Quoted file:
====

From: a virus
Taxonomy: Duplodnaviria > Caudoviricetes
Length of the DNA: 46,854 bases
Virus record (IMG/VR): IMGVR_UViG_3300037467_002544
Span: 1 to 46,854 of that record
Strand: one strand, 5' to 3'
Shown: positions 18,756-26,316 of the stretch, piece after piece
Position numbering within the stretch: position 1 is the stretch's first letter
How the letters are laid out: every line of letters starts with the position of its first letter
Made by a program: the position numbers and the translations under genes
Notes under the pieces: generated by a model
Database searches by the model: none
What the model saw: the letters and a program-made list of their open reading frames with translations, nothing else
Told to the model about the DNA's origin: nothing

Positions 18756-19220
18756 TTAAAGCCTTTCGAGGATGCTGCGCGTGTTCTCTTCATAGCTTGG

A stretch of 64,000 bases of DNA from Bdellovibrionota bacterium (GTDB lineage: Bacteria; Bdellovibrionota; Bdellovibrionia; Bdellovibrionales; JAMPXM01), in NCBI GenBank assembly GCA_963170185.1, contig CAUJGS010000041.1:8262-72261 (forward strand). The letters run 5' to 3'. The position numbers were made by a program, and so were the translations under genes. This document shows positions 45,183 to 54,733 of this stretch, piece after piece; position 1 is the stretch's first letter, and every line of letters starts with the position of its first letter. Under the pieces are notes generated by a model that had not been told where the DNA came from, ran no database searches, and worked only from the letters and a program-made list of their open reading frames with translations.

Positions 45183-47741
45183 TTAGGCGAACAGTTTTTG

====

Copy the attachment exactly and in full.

From: a virus
Taxonomy: Duplodnaviria > Caudoviricetes
Length of the DNA: 46,854 bases
Virus record (IMG/VR): IMGVR_UViG_3300037467_002544
Span: 1 to 46,854 of that record
Strand: one strand, 5' to 3'
Shown: positions 18,756-26,316 of the stretch, piece after piece
Position numbering within the stretch: position 1 is the stretch's first letter
How the letters are laid out: every line of letters starts with the position of its first letter
Made by a program: the position numbers and the translations under genes
Notes under the pieces: generated by a model
Database searches by the model: none
What the model saw: the letters and a program-made list of their open reading frames with translations, nothing else
Told to the model about the DNA's origin: nothing

Positions 18756-19220
18756 TTAAAGCCTTTCGAGGATGCTGCGCGTGTTCTCTTCATAGCTTGG

A stretch of 64,000 bases of DNA from Bdellovibrionota bacterium (GTDB lineage: Bacteria; Bdellovibrionota; Bdellovibrionia; Bdellovibrionales; JAMPXM01), in NCBI GenBank assembly GCA_963170185.1, contig CAUJGS010000041.1:8262-72261 (forward strand). The letters run 5' to 3'. The position numbers were made by a program, and so were the translations under genes. This document shows positions 45,183 to 54,733 of this stretch, piece after piece; position 1 is the stretch's first letter, and every line of letters starts with the position of its first letter. Under the pieces are notes generated by a model that had not been told where the DNA came from, ran no database searches, and worked only from the letters and a program-made list of their open reading frames with translations.

Positions 45183-47741
45183 TTAGGCGAACAGTTTTTG